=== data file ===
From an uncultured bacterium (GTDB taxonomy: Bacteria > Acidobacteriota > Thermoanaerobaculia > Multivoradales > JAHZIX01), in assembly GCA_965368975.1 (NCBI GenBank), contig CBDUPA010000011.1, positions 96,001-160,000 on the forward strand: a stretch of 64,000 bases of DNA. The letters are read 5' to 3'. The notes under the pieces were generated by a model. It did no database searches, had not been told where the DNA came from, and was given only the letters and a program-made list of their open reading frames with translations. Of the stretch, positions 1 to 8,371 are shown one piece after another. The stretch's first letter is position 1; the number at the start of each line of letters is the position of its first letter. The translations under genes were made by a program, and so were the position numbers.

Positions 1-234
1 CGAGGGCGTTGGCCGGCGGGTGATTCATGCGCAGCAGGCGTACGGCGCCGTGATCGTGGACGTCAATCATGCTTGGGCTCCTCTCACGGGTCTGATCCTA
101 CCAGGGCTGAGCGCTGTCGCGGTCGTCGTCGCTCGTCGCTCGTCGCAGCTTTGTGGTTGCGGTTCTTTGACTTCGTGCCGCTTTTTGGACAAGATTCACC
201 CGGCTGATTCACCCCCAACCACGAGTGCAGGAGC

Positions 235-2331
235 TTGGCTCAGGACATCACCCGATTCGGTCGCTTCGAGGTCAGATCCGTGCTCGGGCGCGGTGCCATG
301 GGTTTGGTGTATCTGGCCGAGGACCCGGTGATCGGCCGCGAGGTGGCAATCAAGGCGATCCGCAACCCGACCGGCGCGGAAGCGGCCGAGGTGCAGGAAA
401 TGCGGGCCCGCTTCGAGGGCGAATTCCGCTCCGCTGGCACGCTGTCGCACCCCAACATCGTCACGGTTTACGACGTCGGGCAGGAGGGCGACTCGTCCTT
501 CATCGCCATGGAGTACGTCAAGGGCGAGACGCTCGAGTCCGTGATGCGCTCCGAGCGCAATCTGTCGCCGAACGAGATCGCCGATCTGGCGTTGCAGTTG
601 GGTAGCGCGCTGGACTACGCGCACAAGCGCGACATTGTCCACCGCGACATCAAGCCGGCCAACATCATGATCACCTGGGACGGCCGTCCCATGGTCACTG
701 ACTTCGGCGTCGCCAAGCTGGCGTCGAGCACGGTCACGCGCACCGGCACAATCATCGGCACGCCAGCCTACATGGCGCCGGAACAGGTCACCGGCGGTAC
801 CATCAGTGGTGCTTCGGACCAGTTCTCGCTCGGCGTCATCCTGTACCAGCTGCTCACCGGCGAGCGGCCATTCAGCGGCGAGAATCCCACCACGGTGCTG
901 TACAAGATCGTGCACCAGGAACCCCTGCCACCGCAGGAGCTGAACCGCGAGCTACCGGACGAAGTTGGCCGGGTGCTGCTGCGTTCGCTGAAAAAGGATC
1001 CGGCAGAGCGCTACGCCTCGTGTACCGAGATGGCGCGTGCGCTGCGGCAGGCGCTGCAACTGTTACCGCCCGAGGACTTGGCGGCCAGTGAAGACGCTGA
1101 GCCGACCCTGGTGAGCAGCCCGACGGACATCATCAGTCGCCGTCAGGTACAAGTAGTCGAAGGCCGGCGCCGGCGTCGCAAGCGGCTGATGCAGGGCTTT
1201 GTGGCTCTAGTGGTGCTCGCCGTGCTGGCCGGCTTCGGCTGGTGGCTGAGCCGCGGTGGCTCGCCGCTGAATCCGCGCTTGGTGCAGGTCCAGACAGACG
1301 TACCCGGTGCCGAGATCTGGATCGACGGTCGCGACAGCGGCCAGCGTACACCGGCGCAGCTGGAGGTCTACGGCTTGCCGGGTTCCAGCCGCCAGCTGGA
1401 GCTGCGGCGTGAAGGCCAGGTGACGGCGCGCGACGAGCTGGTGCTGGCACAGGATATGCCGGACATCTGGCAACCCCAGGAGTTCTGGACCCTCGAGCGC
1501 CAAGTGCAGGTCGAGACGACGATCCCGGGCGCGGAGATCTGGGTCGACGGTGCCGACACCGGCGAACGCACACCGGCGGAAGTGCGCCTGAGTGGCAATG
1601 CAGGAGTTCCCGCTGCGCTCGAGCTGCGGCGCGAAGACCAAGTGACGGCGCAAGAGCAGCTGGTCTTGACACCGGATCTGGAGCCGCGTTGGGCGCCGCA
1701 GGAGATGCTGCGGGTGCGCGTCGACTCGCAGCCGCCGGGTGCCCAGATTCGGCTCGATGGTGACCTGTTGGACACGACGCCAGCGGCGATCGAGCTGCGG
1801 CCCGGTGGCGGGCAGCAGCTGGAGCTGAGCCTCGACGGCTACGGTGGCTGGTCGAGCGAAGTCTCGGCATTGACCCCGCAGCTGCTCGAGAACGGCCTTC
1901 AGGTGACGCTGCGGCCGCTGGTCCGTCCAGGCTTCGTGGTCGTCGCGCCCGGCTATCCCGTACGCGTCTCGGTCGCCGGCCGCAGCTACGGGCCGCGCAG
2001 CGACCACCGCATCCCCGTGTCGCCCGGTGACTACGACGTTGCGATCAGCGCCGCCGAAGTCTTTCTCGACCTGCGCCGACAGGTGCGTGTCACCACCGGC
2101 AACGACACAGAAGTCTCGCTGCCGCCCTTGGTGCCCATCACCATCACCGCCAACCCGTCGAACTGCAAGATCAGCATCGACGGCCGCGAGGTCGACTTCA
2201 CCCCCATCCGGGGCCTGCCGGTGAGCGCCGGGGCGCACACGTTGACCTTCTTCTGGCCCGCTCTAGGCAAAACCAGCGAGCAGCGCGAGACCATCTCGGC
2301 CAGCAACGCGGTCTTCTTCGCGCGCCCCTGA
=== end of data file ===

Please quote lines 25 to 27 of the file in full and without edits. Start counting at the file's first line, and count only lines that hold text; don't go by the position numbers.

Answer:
2001 CGACCACCGCATCCCCGTGTCGCCCGGTGACTACGACGTTGCGATCAGCGCCGCCGAAGTCTTTCTCGACCTGCGCCGACAGGTGCGTGTCACCACCGGC
2101 AACGACACAGAAGTCTCGCTGCCGCCCTTGGTGCCCATCACCATCACCGCCAACCCGTCGAACTGCAAGATCAGCATCGACGGCCGCGAGGTCGACTTCA
2201 CCCCCATCCGGGGCCTGCCGGTGAGCGCCGGGGCGCACACGTTGACCTTCTTCTGGCCCGCTCTAGGCAAAACCAGCGAGCAGCGCGAGACCATCTCGGC